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The U.S. Supreme Court today made it harder for the government to revoke the citizenship of a naturalized American citizen. The unanimous decision came in the case of a Bosnian woman who came to the U.S. as a war refugee. NPR legal affairs correspondent Nina Totenberg reports.
NINA TOTENBERG, BYLINE: The decision came in the case of Divna Maslenjak, an ethnic Serb who lived in Bosnia during the 1990s when a civil war divided the new country. In 1998, she applied for refugee status in the United States, claiming that she, her husband and her two children, as ethnic Serbs, were in fear of persecution in Bosnia because of their ethnicity. She also said they were targets because her husband had avoided serving in the Bosnian army by hiding in Serbia. The family emigrated to the U.S., and in 2007 Maslenjak became a U.S. citizen. Two years later, however, officials learned that her husband had served for five years in a Bosnian militia brigade implicated in the notorious massacre of some 8,000 Muslims in the town of Srebrenica.
At the husband's deportation hearing, his wife testified in his behalf. She admitted she'd provided false information about her husband when seeking refugee status for the family, and that she'd answered no when asked on her citizenship application form if she'd ever given false information to gain entry to the U.S. Those admissions then became the basis for charges against her, charges that she'd lied about her lies on her citizenship application form.
She was convicted, stripped of her citizenship and deported. She appealed to the U.S. Supreme Court, contending that she was convicted because of an erroneous instruction. Specifically, at the government's request, the judge instructed the jury that it should convict her if it found any of her statements was false, even if that statement did not affect the decision to grant her citizenship. Today the Supreme Court reversed Maslenjak's conviction.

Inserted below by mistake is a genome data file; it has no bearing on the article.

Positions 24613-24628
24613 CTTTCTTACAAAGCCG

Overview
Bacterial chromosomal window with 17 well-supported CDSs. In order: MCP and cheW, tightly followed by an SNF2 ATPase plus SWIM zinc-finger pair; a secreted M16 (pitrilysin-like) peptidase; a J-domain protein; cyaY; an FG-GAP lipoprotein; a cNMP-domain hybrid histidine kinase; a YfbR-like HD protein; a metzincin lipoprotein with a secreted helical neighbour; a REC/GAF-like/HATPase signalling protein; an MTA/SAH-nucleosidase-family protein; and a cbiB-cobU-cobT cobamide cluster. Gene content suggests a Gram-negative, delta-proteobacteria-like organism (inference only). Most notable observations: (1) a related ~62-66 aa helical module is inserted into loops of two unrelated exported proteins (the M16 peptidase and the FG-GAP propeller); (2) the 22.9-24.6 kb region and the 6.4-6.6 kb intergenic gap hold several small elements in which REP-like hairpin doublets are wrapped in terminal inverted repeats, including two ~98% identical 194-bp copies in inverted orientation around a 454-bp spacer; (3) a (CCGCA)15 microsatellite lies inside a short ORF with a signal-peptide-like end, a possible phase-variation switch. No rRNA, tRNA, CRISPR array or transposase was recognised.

Writing for the unanimous court, Justice Elena Kagan said that under the language of the federal law the government must prove that an illegal act somehow contributed to the obtaining of citizenship and that the government didn't do that in Maslenjak's case. The rule otherwise, said Kagan, would mean that a lie told in the naturalization process, even out of embarrassment, fear or a desire for privacy, would always provide a basis for rescinding citizenship. She said such a broad interpretation would mean a person who fails to reveal a speeding ticket could have her citizenship revoked.
Lucas Guttentag, who served as senior counselor for the secretary of homeland security in the Obama administration, views the decision as correct.
LUCAS GUTTENTAG: The court strongly rejected a sweeping claim made by the government that would have made citizens vulnerable for insignificant, immaterial, inconsequential misstatements that have nothing to do with actual eligibility for citizenship.
TOTENBERG: But as Guttentag observed, the defendant in this case is not off the hook. She could still be retried if the government can show that her lies did, indeed, lead to her being granted citizenship. Nina Totenberg, NPR News, Washington.
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